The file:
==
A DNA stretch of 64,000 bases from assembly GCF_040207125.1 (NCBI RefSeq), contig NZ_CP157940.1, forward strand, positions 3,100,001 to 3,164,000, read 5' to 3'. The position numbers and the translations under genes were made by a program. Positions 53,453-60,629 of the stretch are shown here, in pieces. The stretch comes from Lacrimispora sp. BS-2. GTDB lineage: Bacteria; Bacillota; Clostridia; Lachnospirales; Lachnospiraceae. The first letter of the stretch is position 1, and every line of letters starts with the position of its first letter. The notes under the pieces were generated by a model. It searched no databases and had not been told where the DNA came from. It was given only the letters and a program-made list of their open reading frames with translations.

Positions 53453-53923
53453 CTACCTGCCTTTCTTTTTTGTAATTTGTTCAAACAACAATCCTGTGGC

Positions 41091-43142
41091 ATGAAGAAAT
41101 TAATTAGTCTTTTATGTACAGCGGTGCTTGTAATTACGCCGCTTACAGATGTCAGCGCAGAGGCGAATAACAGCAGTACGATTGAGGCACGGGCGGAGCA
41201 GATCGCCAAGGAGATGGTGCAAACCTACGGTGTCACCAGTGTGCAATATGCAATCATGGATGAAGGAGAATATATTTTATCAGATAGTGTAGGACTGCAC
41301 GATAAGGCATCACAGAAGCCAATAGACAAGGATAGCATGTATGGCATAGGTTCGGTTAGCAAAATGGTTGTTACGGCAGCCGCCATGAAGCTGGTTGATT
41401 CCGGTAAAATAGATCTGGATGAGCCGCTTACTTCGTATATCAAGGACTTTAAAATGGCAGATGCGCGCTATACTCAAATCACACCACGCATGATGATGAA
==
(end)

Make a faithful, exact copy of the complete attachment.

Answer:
A DNA stretch of 64,000 bases from assembly GCF_040207125.1 (NCBI RefSeq), contig NZ_CP157940.1, forward strand, positions 3,100,001 to 3,164,000, read 5' to 3'. The position numbers and the translations under genes were made by a program. Positions 53,453-60,629 of the stretch are shown here, in pieces. The stretch comes from Lacrimispora sp. BS-2. GTDB lineage: Bacteria; Bacillota; Clostridia; Lachnospirales; Lachnospiraceae. The first letter of the stretch is position 1, and every line of letters starts with the position of its first letter. The notes under the pieces were generated by a model. It searched no databases and had not been told where the DNA came from. It was given only the letters and a program-made list of their open reading frames with translations.

Positions 53453-53923
53453 CTACCTGCCTTTCTTTTTTGTAATTTGTTCAAACAACAATCCTGTGGC

Positions 41091-43142
41091 ATGAAGAAAT
41101 TAATTAGTCTTTTATGTACAGCGGTGCTTGTAATTACGCCGCTTACAGATGTCAGCGCAGAGGCGAATAACAGCAGTACGATTGAGGCACGGGCGGAGCA
41201 GATCGCCAAGGAGATGGTGCAAACCTACGGTGTCACCAGTGTGCAATATGCAATCATGGATGAAGGAGAATATATTTTATCAGATAGTGTAGGACTGCAC
41301 GATAAGGCATCACAGAAGCCAATAGACAAGGATAGCATGTATGGCATAGGTTCGGTTAGCAAAATGGTTGTTACGGCAGCCGCCATGAAGCTGGTTGATT
41401 CCGGTAAAATAGATCTGGATGAGCCGCTTACTTCGTATATCAAGGACTTTAAAATGGCAGATGCGCGCTATACTCAAATCACACCACGCATGATGATGAA